Are you a CEO, executive or professional?
Has your health and fitness hit a plateau or losing ground?
Do you exercise frequently and intensely, but experience any of the following:
- Cravings for caffeine, cigarettes and/or sugar
- Fatigue and exhaustion during the workday
- Frequent colds and sick days
- Reduced strength and stamina
- Depressed mood and motivation
- Joint or muscle pain
- Insomnia or inability to fall back asleep
- Loss of sex drive
- Water retention
- Weight gain
If so, I know how frustrating this can be. The harder and longer you workout, the worse you think, feel, and look! What gives?
The stress of exercise is what gives… the challenges above, but they can be reversed by correcting a simple flaw in your fitness routine.
I’d like to present an example of where so many fitness flaws come from by sharing a July 2016 Bloomberg article that recently struck out with me.
Although the article and author’s goal may have had a positive intention, I was less than impressed with the outdated, uneducated and inappropriate message it sent on fitness to the readers – fellow CEOs and professionals.
Here was the play-by-play:
Strike 1 – the article was titled, ‘The Intense Fitness Routines of High-Powered CEOs’.
Strike 2 – I did not even read the first sentence when the article already lost my support with it’s headline, ‘No Pain, No Gain’.
Strike 3 – After scrolling past pictures of this shirtless CEO doing a 7am High-Intensity Interval Training workout with his much younger staff it read, ‘and then there’s his next workout a 3pm boxing class’.
To me, a former 12 year personal training veteran and Master Instructor for the American Council on Exercise, exercise is a critical life skill. Exercise is both a science and an art that needs to not only be learned, but practiced and tailored for each individual.
The major problem with the article highlighted above is that fitness has to be intense, painful, and you need to do a lot for it and you to be successful.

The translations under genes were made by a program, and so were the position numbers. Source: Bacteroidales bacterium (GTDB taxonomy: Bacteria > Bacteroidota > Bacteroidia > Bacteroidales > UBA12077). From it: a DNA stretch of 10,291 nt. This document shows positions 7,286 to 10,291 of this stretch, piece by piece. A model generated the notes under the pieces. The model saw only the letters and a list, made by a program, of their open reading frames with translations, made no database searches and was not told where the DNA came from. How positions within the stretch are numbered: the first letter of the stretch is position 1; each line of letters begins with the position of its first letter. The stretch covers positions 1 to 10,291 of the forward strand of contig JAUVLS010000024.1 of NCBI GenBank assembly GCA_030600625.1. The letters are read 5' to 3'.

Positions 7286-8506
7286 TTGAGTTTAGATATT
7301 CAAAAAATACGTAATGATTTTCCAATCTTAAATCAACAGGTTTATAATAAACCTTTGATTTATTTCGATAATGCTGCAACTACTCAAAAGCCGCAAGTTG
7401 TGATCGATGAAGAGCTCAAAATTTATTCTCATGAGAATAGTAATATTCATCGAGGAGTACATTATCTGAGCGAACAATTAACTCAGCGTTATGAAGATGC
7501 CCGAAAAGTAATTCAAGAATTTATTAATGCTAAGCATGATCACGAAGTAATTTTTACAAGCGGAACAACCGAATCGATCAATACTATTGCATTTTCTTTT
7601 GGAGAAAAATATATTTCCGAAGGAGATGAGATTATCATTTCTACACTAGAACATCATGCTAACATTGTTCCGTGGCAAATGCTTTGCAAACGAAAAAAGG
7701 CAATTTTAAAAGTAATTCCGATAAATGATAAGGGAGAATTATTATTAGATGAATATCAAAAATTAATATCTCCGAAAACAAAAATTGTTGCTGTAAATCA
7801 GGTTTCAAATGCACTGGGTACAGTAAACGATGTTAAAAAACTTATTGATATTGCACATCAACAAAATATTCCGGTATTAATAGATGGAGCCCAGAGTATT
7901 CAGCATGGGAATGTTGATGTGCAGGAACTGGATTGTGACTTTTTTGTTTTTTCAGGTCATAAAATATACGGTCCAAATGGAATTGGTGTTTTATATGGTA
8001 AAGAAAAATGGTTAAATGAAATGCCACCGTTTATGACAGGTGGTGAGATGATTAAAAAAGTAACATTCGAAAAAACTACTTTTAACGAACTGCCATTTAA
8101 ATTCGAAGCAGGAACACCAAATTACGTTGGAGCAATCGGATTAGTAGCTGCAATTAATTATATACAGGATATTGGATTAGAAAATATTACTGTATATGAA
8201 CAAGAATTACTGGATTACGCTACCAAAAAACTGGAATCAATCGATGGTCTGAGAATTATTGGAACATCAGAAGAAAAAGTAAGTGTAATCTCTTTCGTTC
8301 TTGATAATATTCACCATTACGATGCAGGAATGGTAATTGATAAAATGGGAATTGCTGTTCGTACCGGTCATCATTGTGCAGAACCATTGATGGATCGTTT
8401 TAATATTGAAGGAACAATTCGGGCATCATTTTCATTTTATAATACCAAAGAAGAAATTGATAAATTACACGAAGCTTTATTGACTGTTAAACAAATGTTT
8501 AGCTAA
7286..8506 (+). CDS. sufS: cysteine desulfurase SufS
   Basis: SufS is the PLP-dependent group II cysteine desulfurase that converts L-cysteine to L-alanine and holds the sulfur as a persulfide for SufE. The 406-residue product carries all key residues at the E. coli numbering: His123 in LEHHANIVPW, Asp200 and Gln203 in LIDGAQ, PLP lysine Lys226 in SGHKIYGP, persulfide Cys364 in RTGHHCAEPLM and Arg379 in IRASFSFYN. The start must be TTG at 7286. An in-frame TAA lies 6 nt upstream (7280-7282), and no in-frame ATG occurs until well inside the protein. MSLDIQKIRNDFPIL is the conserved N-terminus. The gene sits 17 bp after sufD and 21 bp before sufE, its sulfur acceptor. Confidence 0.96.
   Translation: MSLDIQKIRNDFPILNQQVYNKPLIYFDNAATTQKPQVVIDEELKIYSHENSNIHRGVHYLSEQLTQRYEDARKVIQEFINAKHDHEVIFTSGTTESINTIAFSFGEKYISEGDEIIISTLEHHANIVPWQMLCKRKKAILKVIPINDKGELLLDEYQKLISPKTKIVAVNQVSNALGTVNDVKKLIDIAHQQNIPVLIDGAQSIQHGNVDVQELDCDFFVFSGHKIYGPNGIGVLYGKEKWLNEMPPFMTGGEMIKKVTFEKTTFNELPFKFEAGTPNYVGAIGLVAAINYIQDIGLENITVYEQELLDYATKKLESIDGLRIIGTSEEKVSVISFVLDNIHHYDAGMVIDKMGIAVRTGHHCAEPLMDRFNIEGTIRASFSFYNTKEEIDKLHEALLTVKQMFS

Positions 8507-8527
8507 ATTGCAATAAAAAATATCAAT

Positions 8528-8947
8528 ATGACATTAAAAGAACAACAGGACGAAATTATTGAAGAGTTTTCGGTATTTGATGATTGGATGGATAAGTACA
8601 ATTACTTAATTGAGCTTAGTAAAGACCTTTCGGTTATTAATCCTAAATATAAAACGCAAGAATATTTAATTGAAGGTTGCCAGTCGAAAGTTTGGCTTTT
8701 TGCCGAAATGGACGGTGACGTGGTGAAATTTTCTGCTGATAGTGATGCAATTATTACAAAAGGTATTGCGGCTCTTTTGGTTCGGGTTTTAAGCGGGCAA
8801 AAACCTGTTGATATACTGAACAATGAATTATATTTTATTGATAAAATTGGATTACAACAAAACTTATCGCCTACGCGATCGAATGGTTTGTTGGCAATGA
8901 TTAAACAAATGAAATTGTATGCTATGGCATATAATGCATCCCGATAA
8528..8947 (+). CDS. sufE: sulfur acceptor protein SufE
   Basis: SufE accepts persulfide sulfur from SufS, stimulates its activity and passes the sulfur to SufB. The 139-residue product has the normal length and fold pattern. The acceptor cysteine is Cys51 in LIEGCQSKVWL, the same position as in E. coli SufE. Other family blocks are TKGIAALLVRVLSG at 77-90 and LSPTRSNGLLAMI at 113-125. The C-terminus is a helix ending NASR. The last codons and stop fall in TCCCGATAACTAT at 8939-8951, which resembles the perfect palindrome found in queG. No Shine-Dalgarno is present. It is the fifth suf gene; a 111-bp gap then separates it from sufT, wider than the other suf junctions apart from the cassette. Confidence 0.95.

The vast majority of professionals and CEOs worldwide are dehydrated, malnourished, over-caffeinated, over-worked, stressed, sleep-deprived, and have distorted postures, dysfunctional core muscles, and either a preexisting injury or health condition. Intense workouts leave them drained, sore, and often injured…not a great recipe for building a long-lasting habit.
The not-so-common knowledge here is that exercise is a stress. We are officially in a fight-or-flight state when exercise causes the rates of our heart beat, breath, and sweat to increase and our tongue dries out. Exercise alone or when combined with all work-life stressors can be destructive to the body and mind when applied inappropriately (i.e. doing a 7am AND 3pm intense workout). This destruction may happen fast through an acute injury in a boot camp class or it can be more slow to develop as in the case of an exercise addiction, degenerative joints, progressive weight gain, adrenal fatigue, hypothyroidism, and the other 10 challenges I listed above.
Here are six of the most common flaws I see in fitness routines after years of education and experience working with CEOs, business owners, entrepreneurs and high-performing professionals:
1. No Days Off
Type A+ personalities have a very hard time resting. Many CEOs workout (and work) 7 days a week and use #nodaysoff as a badge of honor. But muscles grow at rest. This leaves the executive in a chronic catabolic (breaking-down) state. Not only may this be both a sign of an inability to manage stress and addiction, but it will ultimately lead to exhaustion, a dependence on stimulants, sleep disruptions, depression, and a breaking-down of their body along with their mind.
2. Too Much Cardio
There is way too much long-endurance cardio training being done by today’s Chief Executives. As I mentioned in my article 5 Ways to Master Managing Workday Energy, marathon running releases stress hormones called glucocorticoids that break-down the body – even the muscles! This additional increase of chronic stress can push an already unbalanced CEO way beyond their physical, mental, and emotional limits.